Today, U.S. Senators Jack Reed and Sheldon Whitehouse joined Lisa Ranglin, Founder, President & CEO of the Rhode Island Black Business Association (RIBBA), along with Providence Mayor Jorge O. Elorza and Neil Steinberg, President and CEO of the Rhode Island Foundation to announce the acquisition of 220 Smith Street to serve as RIBBA’s new headquarters and a co-work space for budding entrepreneurs in the city that are looking to scale up.
RIBBA’s new building, located around the corner from the State House, will serve as an Equity Business Hub for local small businesses and professionals, offering co-working space and a state-of-the-art training facility for RIBBA members and partners.
RIBBA has received a variety of federal, local, and community partner funding to grow the organization and help advocate for and promote the successful development of Black and minority-owned businesses across the state.
Senator Reed secured a $1 million federal earmark in the fiscal year 2022 appropriations law to help RIBBA expand, deepen, and strengthen its programming, services, and outreach. Senator Whitehouse secured a $500,000 earmark in that same law to help RIBBA acquire the new headquarters building. Additionally, the City of Providence is allocating $137,500 in federal American Rescue Plan Act funding to support the initiative. The Rhode Island Foundation is also providing $137,500 to aid RIBBA’s mission of reaching and supporting Black-owned small businesses and underrepresented and underserved entrepreneurs and helping them thrive and strengthen neighborhoods and communities across the state.
“This is about strategically supporting and empowering Rhode Island’s Black entrepreneurs and startups in a way that expands opportunity and builds successful businesses. Whether it’s dealing with barriers such as lack of capital investment, or overcoming other hurdles, RIBBA can help new businesses navigate the process and grow from seed to bloom. It offers business tools, a network, and support system for talented, enterprising entrepreneurs to take their business ideas and ventures to the next level,” said Senator Reed, a senior member of the Appropriations Committee. “I am pleased to deliver this $1 million earmark to help more aspiring Black entrepreneurs sustainably grow their businesses and strengthen Rhode Island’s economy. This is a catalyst for entrepreneurship that will lead to stronger, more diverse and resilient economic growth for future generations.”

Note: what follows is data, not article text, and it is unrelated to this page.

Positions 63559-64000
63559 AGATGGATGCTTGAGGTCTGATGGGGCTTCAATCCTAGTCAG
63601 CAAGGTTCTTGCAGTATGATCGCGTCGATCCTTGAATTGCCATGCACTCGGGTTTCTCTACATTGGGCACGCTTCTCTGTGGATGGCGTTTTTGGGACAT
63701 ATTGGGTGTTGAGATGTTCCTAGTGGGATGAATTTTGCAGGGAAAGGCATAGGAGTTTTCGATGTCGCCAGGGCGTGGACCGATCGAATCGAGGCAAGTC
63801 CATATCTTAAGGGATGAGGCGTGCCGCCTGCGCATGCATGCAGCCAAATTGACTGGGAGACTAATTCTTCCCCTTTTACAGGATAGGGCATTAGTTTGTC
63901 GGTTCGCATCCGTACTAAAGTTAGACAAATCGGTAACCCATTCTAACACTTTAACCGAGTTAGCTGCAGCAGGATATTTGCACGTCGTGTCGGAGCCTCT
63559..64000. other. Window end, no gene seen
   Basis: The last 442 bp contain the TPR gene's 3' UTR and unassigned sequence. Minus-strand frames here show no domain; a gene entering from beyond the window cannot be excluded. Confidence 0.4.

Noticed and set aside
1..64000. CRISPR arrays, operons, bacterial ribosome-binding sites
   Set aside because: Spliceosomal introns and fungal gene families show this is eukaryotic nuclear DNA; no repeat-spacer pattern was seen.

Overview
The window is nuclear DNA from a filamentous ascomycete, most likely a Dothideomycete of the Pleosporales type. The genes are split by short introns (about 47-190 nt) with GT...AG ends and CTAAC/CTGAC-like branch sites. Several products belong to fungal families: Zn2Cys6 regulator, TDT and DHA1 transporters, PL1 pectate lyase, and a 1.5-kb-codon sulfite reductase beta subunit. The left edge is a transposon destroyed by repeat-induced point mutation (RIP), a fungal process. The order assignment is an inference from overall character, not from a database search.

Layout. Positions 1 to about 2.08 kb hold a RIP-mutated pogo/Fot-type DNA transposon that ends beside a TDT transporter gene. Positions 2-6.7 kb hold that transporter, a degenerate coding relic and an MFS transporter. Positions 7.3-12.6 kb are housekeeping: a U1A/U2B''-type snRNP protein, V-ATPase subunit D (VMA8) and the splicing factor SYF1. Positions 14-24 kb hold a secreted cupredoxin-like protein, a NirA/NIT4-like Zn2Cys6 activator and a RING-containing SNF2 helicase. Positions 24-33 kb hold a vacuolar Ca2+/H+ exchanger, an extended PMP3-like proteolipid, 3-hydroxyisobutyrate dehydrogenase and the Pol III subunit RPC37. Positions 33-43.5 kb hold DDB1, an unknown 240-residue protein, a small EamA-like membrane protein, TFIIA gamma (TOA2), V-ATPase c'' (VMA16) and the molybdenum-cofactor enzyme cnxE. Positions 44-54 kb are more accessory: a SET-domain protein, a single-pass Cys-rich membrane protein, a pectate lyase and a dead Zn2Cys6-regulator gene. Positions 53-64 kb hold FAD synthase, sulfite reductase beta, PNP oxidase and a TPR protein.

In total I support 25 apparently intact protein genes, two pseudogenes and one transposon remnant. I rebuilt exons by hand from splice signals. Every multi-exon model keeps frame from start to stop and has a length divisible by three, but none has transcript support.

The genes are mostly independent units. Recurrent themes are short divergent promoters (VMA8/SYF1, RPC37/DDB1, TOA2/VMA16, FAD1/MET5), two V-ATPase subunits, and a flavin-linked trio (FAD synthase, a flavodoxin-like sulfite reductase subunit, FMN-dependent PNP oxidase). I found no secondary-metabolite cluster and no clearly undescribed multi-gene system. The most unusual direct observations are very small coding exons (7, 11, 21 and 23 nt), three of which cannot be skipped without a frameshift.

“I was thrilled to secure $500,000 in federal funding to help make the Rhode Island Black Business Association’s Equity Business Hub a reality,” said Senator Whitehouse. “From this new Smith Street headquarters, the Rhode Island Black Business Association will now have the space to significantly expand the resources it provides Black entrepreneurs and small business owners. That additional support will pay dividends for the community through jobs created and business growth.”
Founded in 2011, the Rhode Island Black Business Association is a non-profit organization dedicated to advancing the business opportunities and vitality of Black-owned and minority businesses in Rhode Island through access to capital, contracting, business development resources, entrepreneur training, business advocacy, meaningful investor services and workforce development.
“The purchase of these new offices is both an investment in our organization’s future and our community. The hard work and commitment of our staff, board of directors, partners, and members allowed us to make this acquisition from a position of growth and strength,” said Lisa Ranglin, Founder, President & CEO of the Rhode Island Black Business Association. “We are excited about what this means for our members and community.”
“As evidenced by the findings and recommendations of our Municipal Reparations Commission, we know that building wealth and equity through home and business ownership is essential for closing the racial wealth and equity gap in Providence,” said Mayor Jorge O. Elorza. “The City of Providence is proud to provide these funds to help make this new headquarters and hub possible. I know that RIBBA will advance incredible work in this space, and I thank our federal delegation and the Rhode Island Foundation for their partnership.”
“Minority-owned business are a growing and crucial segment of the state’s business sector. This effort builds upon our long commitment to small business growth and jobs and to equity and inclusion as a key to economic success for all Rhode Islanders,” said Neil D. Steinberg, the Foundation’s president and CEO. “We are proud to join with Senators Reed and Whitehouse, Congressman Cicilline, Mayor Elorza, Keith Stokes and community leaders to celebrate and support Lisa Ranglin and the work of the Rhode Island Black Business Association.”